To give an example using an issue I care about: empowering women in the church.

As I've argued before, when men in the church use their power to inhibit women from expanding their capacities and/or opportunities we have an example of disempowerment, what Jesus calls "lording over." By contrast, the empowerment of women comes when men use their power to increase both the capacities and opportunities of women in the church.

For example, you increase the teaching and preaching capacities of women in the church by providing young women teaching and preaching experiences so that they might become better teachers and preachers. You help women cultivate their Spirit-filled gifts.

Then, downstream, you give these women the opportunity to preach and teach.

In a similar way, I think Christian universities desiring to empower women should attend to opportunities as well as to capacities. I think a lot of Christian universities think it's sufficient to enroll and grant MDiv degrees to women without attending to the opportunities to preach (or lack thereof) that exist in the churches. To be sure, Christian universities can't tell churches what to do, but Christian universities can start conversations, begin initiatives, and shape the imaginations of the next generation of church planters. Christian universities can also create opportunities in allowing women to preach at events hosted by the school. This is one reason why in my own tradition I'm a strong supporter of the One Voice for Change initiative in asking our universities to invite women to deliver Keynote sermons at our Bible Lectureships.

In doing all this, in increasing both capacities and opportunities, you empower women in the church. An empowerment that leads, per Crouch's analysis, to the creative flourishing of women and the church. Where everyone is using their power to empower others.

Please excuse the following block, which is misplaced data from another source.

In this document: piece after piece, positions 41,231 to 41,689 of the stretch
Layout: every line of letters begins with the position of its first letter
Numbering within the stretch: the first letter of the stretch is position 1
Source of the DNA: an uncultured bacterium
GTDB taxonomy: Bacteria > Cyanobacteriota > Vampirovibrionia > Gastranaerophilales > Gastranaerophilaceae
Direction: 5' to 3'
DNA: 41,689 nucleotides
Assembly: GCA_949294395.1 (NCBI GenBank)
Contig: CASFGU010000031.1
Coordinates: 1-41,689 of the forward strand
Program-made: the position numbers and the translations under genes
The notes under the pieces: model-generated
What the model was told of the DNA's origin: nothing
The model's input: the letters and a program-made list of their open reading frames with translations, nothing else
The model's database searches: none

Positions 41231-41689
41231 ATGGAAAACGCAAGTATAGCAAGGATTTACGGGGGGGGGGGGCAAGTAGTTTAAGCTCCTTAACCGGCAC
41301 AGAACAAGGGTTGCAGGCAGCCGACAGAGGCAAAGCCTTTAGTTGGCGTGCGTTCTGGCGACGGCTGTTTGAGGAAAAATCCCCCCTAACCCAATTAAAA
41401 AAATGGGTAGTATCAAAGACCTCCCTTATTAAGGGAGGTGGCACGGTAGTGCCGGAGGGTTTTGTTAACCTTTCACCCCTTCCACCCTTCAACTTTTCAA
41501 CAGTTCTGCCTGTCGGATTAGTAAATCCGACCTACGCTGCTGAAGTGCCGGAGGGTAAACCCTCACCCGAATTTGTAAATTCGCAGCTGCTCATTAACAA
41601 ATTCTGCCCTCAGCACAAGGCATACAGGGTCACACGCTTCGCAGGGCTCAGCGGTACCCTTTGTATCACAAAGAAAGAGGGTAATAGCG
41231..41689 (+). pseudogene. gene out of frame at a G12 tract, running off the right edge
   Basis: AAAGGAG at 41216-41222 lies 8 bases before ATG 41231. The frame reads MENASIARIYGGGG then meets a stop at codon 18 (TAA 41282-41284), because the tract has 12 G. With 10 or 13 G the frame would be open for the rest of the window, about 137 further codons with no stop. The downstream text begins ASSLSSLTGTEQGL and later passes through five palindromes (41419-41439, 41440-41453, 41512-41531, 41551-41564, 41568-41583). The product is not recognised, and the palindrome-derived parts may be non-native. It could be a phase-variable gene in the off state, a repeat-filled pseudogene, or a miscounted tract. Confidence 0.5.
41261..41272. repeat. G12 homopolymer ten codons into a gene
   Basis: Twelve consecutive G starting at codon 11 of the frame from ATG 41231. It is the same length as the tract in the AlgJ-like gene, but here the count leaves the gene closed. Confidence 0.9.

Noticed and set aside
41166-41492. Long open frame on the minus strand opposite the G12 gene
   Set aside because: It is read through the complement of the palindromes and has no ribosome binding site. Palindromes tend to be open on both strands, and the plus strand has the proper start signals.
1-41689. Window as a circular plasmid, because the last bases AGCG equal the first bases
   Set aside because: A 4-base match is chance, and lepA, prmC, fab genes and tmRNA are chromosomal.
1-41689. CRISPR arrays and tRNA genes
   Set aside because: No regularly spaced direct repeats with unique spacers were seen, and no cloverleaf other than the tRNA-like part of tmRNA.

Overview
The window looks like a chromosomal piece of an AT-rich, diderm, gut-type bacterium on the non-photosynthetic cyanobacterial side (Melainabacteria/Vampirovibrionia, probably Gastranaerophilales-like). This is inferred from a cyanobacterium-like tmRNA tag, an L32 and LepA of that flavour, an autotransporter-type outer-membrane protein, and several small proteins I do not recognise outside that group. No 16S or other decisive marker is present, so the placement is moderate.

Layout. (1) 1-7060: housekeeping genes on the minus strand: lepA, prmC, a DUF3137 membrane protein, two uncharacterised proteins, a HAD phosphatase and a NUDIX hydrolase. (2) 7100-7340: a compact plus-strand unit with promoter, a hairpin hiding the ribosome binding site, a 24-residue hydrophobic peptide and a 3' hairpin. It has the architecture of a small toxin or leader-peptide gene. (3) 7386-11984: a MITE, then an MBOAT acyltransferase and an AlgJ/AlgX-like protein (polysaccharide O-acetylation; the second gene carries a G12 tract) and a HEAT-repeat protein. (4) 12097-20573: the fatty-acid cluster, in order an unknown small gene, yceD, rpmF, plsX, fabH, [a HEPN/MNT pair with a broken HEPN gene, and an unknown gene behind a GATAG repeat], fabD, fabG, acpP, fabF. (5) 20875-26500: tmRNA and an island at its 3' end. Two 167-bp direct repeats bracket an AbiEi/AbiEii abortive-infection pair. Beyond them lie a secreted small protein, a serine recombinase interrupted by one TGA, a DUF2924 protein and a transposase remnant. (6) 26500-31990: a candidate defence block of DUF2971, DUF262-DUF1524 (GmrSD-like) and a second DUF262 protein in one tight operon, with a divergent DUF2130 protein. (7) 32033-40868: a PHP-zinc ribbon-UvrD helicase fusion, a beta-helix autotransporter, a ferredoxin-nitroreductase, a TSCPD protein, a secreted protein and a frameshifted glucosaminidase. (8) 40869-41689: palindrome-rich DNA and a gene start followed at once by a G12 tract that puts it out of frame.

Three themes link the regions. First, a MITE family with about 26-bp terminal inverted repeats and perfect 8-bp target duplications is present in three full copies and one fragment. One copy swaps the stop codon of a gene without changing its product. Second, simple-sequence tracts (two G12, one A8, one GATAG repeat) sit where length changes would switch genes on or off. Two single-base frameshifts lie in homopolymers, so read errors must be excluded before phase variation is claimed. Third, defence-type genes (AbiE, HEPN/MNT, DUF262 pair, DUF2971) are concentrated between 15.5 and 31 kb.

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15 thoughts on “Playing God: Using Power to Empower”

  1. A couple things come to mind as you parse power in such a clear way.

    1. This diagram depicts exactly what's being portrayed in the Christ-Event: two embodiments of God, one is Caesar and one is Jesus who is declared the Christ by the people who see in him something very different than what is seen in the Caesar; Jesus is modeling the infusion of power into others in service of spreading human flourishing. Caesar on the other hand is modeling the vacuuming of power, in service of consolidating power and flourishing to his selected group- the people then, become merely the infrastructure that's needed for this way of life. A way of life that is today played out in what I call Free Market Fundamentalism.

    2. Richard notes that one of the most empowering moves one can make is to believe in the one you might be mentoring and telling them so. If this be the case, what would it be like if god believed in us? If god didn't, why not? What would it take for god to believe in human life?

    In answering the second, I would begin by noting that it would require from us a different kind of accomplishment than the one made by Free Market Fundamentalism, that today in American culture, stands as the pinnacle of accomplishment.

  2. Richard, as you know, power is a particular theological hobby-horse of mine. I think what you've done here is excellent, but I think it needs to go farther. I think its possible, though less likely, to use power for others but still have it be an embodiment of the ways of the principalities and powers.

  3. Your capacity-opportunity dichotomy doesn't really work for me. You alternately describe it as something like an intrinsic-extrinsic dichotomy, which I don't buy. Maybe that's not terribly important.

    I do think that the fundamental question of the book *is* terribly important (viz., "Is power redeemable?") because it's an eschatological question that bears on our ethics so strongly. As someone who's struggling to truly comprehend -- if not fully appropriate -- Anabaptist thinking on power, I'm more unsure than ever about whether or not to judge as good any specific exercise of power.

  4. I think that's true. The model described is "disembodied" from structures. Too idealized and abstract.

    Then again, as I ponder it, I think the model can accommodate some of this. That is, what sets the boundaries of my opportunities? More often than not, it's the structure I'm embedded within. I'm too far down the power hierarchy or hemmed in by bureaucratic procedures. Empowerment within these structures happens, then, when people who have the power to affect change within the system (generally people at the "top") remove structural barriers so that more and more people can affect the structure. Affect not just the aims of the institution but how the institution goes about its business. I've heard this called "flattening hierarchies" in some management books. For example, in hiring new faculty members I'll have the administrative coordinator interview them as well as the faculty. He/she gets a say, a bit of influence, that previously didn't exist before. I use my power as Chair to give him/her power in shaping the future of the department.